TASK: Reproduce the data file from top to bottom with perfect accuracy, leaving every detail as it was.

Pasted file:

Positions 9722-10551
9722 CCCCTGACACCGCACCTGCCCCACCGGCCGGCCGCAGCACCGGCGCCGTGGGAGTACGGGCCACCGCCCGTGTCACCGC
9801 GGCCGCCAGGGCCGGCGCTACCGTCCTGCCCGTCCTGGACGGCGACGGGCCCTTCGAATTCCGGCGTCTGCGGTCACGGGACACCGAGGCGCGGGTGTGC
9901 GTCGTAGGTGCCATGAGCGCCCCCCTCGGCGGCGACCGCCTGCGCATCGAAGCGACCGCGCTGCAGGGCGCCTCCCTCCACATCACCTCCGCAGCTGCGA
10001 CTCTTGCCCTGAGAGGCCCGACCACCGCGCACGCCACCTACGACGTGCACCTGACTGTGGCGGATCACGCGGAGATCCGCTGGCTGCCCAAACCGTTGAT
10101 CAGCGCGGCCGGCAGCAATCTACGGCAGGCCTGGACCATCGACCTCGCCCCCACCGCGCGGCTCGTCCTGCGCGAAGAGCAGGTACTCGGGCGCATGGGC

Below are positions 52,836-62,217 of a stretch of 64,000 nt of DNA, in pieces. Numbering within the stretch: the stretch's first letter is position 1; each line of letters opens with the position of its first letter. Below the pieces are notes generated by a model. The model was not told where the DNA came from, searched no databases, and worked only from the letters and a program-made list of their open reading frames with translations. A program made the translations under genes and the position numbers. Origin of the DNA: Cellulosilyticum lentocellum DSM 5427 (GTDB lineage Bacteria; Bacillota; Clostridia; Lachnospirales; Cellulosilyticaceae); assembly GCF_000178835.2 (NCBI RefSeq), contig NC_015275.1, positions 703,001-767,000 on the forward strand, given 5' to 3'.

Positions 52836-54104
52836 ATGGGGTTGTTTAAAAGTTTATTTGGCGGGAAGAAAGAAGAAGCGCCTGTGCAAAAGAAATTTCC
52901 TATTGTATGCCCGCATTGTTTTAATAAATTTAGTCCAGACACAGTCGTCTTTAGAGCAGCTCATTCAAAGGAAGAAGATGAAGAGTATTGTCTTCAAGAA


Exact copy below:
Positions 9722-10551
9722 CCCCTGACACCGCACCTGCCCCACCGGCCGGCCGCAGCACCGGCGCCGTGGGAGTACGGGCCACCGCCCGTGTCACCGC
9801 GGCCGCCAGGGCCGGCGCTACCGTCCTGCCCGTCCTGGACGGCGACGGGCCCTTCGAATTCCGGCGTCTGCGGTCACGGGACACCGAGGCGCGGGTGTGC
9901 GTCGTAGGTGCCATGAGCGCCCCCCTCGGCGGCGACCGCCTGCGCATCGAAGCGACCGCGCTGCAGGGCGCCTCCCTCCACATCACCTCCGCAGCTGCGA
10001 CTCTTGCCCTGAGAGGCCCGACCACCGCGCACGCCACCTACGACGTGCACCTGACTGTGGCGGATCACGCGGAGATCCGCTGGCTGCCCAAACCGTTGAT
10101 CAGCGCGGCCGGCAGCAATCTACGGCAGGCCTGGACCATCGACCTCGCCCCCACCGCGCGGCTCGTCCTGCGCGAAGAGCAGGTACTCGGGCGCATGGGC

Below are positions 52,836-62,217 of a stretch of 64,000 nt of DNA, in pieces. Numbering within the stretch: the stretch's first letter is position 1; each line of letters opens with the position of its first letter. Below the pieces are notes generated by a model. The model was not told where the DNA came from, searched no databases, and worked only from the letters and a program-made list of their open reading frames with translations. A program made the translations under genes and the position numbers. Origin of the DNA: Cellulosilyticum lentocellum DSM 5427 (GTDB lineage Bacteria; Bacillota; Clostridia; Lachnospirales; Cellulosilyticaceae); assembly GCF_000178835.2 (NCBI RefSeq), contig NC_015275.1, positions 703,001-767,000 on the forward strand, given 5' to 3'.

Positions 52836-54104
52836 ATGGGGTTGTTTAAAAGTTTATTTGGCGGGAAGAAAGAAGAAGCGCCTGTGCAAAAGAAATTTCC
52901 TATTGTATGCCCGCATTGTTTTAATAAATTTAGTCCAGACACAGTCGTCTTTAGAGCAGCTCATTCAAAGGAAGAAGATGAAGAGTATTGTCTTCAAGAA